You have to assign (turn over) to the state any rights you have to child support for any child for whom you are applying for or receiving assistance. There is no exception to the assignment requirement. You have to sign the assignment form even if you do have information about the absent parent and even if you have good cause for not cooperating with child support enforcement.
Unless you are not the child’s parent or can show good cause (see below), you also have to cooperate with (help) the Child Support Enforcement Unit of the Department of Revenue (DOR) get child support from any parent who is not living with the child, prove he is the father (establish paternity) and get a support order. This includes going to court if there is a court proceeding. You can be sanctioned if you do not cooperate. If you are sanctioned, DTA will remove you from the grant and will reduce your grant by your share of the grant or 25% of the payment standard for your family size, whichever is larger. 106 C.M.R. § 703.500. See: What happens if you are excluded from the assistance unit? for more details about the consequences of sanctions. See Appeal Rights for information about how to appeal a sanction.
DTA and DOR will ask you for specific information about any parent who is not living with the child. If you do not have specific information, you will have to provide all the information you have and a sworn statement documenting your efforts to get the information. You should not be sanctioned if you have given all the identifying information you have. 106 C.M.R. § 703.500; 830 C.M.R. § 18.18A.1.
You have good cause for not providing child support information or otherwise cooperating with child support enforcement if you are afraid that doing so will cause you or your child any physical or emotional harm or if you got pregnant by rape or incest. You can verify good cause with statements from social services agencies or from people who know your situation. 106 C.M.R. §§ 703.500-703.524. DOR may try to seek support from a parent even if you are not required to cooperate. Tell DTA and DOR if pursuing child support may harm you or your child, and contact your local legal services program, Appendix D: Massachusetts Legal Services Offices, if DOR insists on pursuing support. Non-parent caregivers (grandparents, aunts, uncles, etc.) have good cause if they say that going after child support is not in the child’s best interest. DTA OLGT 2021-87 (Nov. 10, 2021).
If you have been sanctioned for not cooperating and want to remove the sanction, tell DTA you want to cooperate and sign DTA’s form saying you will cooperate. DTA should remove the sanction within 73 days or as soon as DOR tells DTA you have cooperated (whichever is earlier). 106 C.M.R. § 703.525; DTA Field Operations Memo 2001-22 (Apr. 25, 2001).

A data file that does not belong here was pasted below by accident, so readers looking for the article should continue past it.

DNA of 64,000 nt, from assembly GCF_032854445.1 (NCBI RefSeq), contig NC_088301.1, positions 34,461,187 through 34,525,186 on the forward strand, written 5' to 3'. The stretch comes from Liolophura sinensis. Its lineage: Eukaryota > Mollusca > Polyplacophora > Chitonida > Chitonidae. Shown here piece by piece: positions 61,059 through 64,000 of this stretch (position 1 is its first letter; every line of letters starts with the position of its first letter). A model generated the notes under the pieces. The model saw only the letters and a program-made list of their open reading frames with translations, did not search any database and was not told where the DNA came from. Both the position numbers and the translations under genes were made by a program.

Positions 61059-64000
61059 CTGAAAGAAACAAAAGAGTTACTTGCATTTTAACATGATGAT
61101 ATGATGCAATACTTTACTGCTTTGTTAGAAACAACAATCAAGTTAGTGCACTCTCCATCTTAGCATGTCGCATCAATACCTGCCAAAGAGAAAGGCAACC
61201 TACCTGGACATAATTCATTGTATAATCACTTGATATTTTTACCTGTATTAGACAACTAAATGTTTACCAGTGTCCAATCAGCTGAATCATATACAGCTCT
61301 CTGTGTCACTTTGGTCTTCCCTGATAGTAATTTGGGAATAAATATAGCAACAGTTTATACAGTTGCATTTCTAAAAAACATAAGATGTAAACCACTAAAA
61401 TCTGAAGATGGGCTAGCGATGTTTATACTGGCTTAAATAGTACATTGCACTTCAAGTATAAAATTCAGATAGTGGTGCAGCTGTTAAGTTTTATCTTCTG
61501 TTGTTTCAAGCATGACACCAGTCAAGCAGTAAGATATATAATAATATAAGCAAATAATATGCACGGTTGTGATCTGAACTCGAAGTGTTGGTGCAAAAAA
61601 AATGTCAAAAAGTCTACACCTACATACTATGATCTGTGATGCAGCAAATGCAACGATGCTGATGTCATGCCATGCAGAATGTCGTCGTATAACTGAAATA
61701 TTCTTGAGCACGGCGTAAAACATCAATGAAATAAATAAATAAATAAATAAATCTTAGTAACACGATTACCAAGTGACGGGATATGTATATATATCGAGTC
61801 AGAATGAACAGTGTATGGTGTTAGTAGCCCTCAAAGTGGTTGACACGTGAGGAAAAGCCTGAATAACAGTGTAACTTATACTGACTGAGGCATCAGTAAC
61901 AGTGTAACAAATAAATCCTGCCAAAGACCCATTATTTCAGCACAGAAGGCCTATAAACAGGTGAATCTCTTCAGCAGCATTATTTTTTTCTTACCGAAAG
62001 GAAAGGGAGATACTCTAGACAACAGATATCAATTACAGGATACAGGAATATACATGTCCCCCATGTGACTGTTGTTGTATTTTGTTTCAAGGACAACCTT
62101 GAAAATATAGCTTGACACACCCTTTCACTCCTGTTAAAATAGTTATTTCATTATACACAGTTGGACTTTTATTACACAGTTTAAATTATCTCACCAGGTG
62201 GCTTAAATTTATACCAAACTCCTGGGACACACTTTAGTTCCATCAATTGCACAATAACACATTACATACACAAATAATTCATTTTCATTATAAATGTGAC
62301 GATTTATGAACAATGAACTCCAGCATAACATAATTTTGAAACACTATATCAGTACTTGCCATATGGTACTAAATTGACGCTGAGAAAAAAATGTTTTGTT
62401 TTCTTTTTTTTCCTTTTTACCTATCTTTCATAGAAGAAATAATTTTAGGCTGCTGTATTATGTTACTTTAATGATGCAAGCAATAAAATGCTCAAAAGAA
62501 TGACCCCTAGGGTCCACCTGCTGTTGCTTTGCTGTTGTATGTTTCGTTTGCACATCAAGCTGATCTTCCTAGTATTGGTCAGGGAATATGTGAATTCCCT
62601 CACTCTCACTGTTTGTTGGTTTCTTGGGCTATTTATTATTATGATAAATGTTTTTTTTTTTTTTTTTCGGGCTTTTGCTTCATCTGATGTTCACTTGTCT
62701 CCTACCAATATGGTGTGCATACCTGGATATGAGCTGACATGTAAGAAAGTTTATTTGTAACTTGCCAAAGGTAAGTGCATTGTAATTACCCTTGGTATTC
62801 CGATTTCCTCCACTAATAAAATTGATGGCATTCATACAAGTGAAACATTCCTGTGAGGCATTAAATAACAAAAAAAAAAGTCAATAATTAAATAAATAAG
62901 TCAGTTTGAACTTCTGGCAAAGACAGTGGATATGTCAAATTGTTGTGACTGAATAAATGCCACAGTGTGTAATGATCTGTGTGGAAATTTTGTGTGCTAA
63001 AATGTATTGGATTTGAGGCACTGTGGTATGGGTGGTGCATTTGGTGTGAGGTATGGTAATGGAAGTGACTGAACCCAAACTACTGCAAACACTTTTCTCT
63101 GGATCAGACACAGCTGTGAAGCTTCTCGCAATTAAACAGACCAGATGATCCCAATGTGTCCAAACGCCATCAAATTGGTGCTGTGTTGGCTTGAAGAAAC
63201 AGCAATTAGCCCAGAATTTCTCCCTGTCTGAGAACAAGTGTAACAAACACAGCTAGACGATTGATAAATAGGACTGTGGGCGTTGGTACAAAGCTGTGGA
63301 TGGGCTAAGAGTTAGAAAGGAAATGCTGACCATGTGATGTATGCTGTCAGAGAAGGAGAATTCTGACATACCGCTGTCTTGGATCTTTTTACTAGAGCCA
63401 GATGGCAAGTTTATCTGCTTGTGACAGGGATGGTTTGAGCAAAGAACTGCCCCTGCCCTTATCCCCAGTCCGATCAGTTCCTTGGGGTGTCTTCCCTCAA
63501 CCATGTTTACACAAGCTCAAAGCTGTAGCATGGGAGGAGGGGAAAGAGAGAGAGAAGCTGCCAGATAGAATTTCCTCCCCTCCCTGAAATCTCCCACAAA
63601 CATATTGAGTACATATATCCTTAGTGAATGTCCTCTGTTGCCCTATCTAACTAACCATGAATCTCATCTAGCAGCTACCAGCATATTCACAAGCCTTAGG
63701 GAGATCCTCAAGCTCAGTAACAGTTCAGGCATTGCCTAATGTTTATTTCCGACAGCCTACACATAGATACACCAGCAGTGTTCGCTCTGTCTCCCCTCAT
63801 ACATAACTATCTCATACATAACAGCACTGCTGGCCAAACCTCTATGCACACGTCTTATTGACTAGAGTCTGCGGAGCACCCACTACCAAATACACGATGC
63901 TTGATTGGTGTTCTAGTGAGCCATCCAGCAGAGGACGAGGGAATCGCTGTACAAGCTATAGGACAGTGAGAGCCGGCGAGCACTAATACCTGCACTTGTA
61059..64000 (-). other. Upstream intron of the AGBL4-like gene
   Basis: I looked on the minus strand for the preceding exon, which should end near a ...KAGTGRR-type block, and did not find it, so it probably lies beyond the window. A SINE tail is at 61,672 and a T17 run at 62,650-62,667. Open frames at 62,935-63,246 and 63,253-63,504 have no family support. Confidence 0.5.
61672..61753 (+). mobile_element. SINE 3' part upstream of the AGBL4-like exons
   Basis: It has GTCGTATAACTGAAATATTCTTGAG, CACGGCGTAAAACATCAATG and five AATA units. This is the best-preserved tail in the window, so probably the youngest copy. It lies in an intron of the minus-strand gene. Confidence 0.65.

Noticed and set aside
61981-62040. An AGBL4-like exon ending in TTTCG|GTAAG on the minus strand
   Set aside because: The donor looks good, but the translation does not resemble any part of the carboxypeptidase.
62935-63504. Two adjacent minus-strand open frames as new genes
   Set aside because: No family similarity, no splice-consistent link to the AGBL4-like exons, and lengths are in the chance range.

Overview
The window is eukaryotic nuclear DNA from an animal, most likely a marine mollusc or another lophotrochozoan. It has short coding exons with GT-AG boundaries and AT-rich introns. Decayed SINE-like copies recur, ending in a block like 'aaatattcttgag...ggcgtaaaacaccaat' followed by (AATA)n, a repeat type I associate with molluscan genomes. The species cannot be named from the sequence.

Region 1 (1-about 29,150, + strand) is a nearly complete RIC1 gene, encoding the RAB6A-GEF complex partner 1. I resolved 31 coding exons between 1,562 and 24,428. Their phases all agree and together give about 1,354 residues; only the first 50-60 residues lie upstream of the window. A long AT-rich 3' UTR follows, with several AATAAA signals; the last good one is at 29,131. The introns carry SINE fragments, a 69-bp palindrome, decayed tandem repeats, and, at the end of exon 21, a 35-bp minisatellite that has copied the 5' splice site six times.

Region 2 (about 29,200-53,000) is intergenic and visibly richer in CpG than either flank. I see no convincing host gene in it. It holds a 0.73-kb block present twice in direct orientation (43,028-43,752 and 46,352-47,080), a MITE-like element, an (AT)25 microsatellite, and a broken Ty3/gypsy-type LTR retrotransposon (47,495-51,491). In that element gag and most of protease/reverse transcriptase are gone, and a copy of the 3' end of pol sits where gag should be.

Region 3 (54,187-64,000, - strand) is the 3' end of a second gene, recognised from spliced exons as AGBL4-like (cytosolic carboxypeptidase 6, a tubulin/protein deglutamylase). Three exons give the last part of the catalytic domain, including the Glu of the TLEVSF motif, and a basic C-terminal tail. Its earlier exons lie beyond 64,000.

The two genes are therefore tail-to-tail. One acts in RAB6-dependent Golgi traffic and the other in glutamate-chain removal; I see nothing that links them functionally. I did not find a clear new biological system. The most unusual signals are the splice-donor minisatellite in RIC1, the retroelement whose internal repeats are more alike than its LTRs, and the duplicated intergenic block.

The support rules apply to mothers as well as fathers. A mother who does not live with the child can also be ordered to pay child support. Non-parent caretaker relatives must also meet child support cooperation rules for at least one of the child’s parents.
- You may have good reasons for not wanting to get a support order against the child’s parent. Email [email protected] for more information about your options.
- If you cannot attend an appointment with DOR or go to court, call the DOR worker right away and ask that the appointment or court date be rescheduled.
- DTA may say you have not cooperated or have committed fraud because it thinks you gave inconsistent information about your child’s father. DTA Operations Memo 2013-17 (May 1, 2013). For help, contact your local legal services program, Appendix D: Massachusetts Legal Services Offices.
- DTA may tell you to sign a Mother’s Affidavit to collect the information DOR needs to get an order for genetic testing to establish paternity. You do not have to sign the Mother’s Affidavit. It is DOR’s job, not DTA’s job, to establish paternity. DTA cannot sanction you for not signing. DTA Field Operations Memos 2003-25 (Oct. 3, 2003) and 2004-13 (Mar. 19, 2004).
- Some two-parent families may get a notice telling them they have to go to the Department of Revenue (DOR) to establish paternity. Families who do not comply may be sanctioned. DTA Field Operations Memo 2009-47 (Aug. 21, 2009). Since the second parent had to show paternity to receive TAFDC, there should be no need to establish paternity. And there may be no legal authority to sanction two-parent families because their benefits are not paid for with federal funds. For help, contact your local legal services program, Appendix D: Massachusetts Legal Services Offices.
- You do not have to assign child support for a child who receives SSI.
- If the support that is paid is more than the monthly TAFDC grant plus $50 for two months, the DTA should terminate the TAFDC and reassign the current support to the family. The Department of Revenue should send current support payments to the family. You will need to set up a payment method with DOR – debit card or direct deposit.
- Removing you from the grant for noncooperation is not authorized by federal law. Email [email protected] for more information.
- It also may be illegal for DTA to reduce your grant for noncooperation by more than 25 percent. Email [email protected] for more information..
- A child born to a married couple – including a same-sex married couple – is the child of both members of the couple. DTA Transitions, July 2013, p. 5.